No takers for 14,000 seats in Mumbai schools
The 25 per cent quota for underprivileged children in private schools has been cause of much hope and despair for the stakeholders. However, here’s yet another reason why not too many children from economically weaker sections will be seen sharing space in city schools -- according to schools, inadequate awareness among parents has left seats vacant in schools. School principals also believe that lesser-sought-after schools are seeing fewer admissions in the quota. Out of 17,205 seats in city schools, only 3,280 have been filled under the 25 per cent quota as mandated by Right To Education (RTE).
In South Mumbai schools, only 556 out of 1,429 seats have been filled. In schools in northern Mumbai, 1,186 out of 8,476 seats have been occupied and in the western zone, around 1,100 seats out of 4,000 have been filled. In Navi Mumbai, only 438 out of 3,300 seats are full. The quota is not applicable to unaided minority schools.
Amol Dhamdhere, vice president, Indian Education Society, said, “Not many parents are aware of the quota under RTE. The education department itself doesn’t have adequate knowledge about this rule. More so, the admission process was complete by the time the education department declared the quota. To add to it all, there were far too many delays in the process then on.”
Najma Kazi, principal of Anjuman-I-Islam’s Saif Tyabji Girls’ High school and Jr College of Arts and Science, said, “There is a lot of ambiguity about the RTE’s rules. To add to that, most parents throng the more famous schools, which has led to lesser admissions in other, lesser-known schools.”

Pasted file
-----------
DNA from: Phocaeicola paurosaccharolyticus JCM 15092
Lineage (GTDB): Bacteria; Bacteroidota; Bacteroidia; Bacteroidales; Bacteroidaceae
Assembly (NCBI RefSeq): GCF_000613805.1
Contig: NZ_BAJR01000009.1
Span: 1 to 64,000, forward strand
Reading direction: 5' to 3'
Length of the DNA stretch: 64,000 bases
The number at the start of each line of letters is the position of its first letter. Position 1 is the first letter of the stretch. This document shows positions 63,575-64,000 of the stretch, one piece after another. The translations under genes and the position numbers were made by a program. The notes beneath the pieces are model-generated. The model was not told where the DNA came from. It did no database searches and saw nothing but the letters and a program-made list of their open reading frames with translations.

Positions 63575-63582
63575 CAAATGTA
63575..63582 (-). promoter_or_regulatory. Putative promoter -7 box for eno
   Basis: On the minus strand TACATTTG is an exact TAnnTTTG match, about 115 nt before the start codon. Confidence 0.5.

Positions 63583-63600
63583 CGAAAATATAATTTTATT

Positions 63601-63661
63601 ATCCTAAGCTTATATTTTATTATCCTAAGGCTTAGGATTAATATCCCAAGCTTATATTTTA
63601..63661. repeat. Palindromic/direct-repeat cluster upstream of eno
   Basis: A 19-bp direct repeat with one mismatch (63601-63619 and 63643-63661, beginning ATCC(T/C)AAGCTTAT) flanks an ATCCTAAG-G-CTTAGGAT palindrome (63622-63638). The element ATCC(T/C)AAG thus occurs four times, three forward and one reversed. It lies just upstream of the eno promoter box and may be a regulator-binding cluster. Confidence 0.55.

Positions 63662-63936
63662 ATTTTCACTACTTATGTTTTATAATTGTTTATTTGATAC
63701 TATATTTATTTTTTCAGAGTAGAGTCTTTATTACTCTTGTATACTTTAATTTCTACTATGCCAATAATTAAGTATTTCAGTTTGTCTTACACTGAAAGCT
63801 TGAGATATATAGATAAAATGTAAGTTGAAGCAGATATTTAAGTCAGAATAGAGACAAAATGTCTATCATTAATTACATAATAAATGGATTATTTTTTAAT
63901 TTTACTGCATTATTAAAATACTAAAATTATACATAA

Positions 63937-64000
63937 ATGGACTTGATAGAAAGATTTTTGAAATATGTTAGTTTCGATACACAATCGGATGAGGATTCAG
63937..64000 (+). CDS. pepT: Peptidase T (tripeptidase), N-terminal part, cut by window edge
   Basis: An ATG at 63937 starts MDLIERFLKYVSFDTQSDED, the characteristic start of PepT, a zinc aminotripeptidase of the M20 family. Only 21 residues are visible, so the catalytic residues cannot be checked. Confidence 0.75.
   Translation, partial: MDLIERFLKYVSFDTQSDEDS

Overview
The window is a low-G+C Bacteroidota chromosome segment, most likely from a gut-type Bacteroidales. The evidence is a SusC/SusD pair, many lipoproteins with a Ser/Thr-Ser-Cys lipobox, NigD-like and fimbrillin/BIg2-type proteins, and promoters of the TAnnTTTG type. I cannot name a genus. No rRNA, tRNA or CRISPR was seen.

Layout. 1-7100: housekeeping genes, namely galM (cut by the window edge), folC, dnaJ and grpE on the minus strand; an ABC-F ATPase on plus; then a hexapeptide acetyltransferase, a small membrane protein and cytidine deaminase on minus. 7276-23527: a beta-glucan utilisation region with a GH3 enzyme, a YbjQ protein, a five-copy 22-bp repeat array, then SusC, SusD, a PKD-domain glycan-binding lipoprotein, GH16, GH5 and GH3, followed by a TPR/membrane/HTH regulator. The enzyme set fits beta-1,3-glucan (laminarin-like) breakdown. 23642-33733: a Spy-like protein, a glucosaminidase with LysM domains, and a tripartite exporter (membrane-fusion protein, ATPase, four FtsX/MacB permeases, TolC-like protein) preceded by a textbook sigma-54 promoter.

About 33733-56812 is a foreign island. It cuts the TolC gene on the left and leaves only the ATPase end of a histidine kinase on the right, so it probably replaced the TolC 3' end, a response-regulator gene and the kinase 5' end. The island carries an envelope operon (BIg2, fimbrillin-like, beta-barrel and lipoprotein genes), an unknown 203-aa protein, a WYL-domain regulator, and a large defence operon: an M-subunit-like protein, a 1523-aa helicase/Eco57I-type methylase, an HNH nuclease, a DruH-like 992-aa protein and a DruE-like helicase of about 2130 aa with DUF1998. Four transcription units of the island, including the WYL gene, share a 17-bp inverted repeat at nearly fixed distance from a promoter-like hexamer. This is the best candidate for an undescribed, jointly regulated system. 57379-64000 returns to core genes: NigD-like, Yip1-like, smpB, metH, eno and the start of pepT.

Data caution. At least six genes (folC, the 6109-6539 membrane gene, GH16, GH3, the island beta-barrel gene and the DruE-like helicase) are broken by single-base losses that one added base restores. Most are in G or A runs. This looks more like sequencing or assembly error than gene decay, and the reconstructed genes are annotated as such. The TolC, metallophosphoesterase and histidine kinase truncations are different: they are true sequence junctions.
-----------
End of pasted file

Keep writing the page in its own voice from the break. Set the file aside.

NB Chavan, deputy director, school education, said, “We don’t know why the quota seats have not been filled up. However, the deadline is July 31, so some more admissions may take place. We will have to meet education inspectors to know the response to the 25 per cent quota.”
Navi Mumbai fared no better. Last year, the poor response to the quota in the area was blamed on the fact that the notification reached schools in the later half of May. This year, because the notification was issued in March, the Navi Mumbai Municipal Corporation (NMMC) expected a better response.
Raj Aloni, principal of Ramsheth Thakur Public School, Kharghar, said, “We have 40 seats in our schools for 25 per cent quota, but hardly any students have come for admissions.”
A senior officer from the education board in Navi Mumbai said that the quota was applicable in 145 private schools in the satellite city. He said, “We put up banners, sent out circulars and briefed school principals, too. We don’t know why parents have not taken advantage of this benefit.”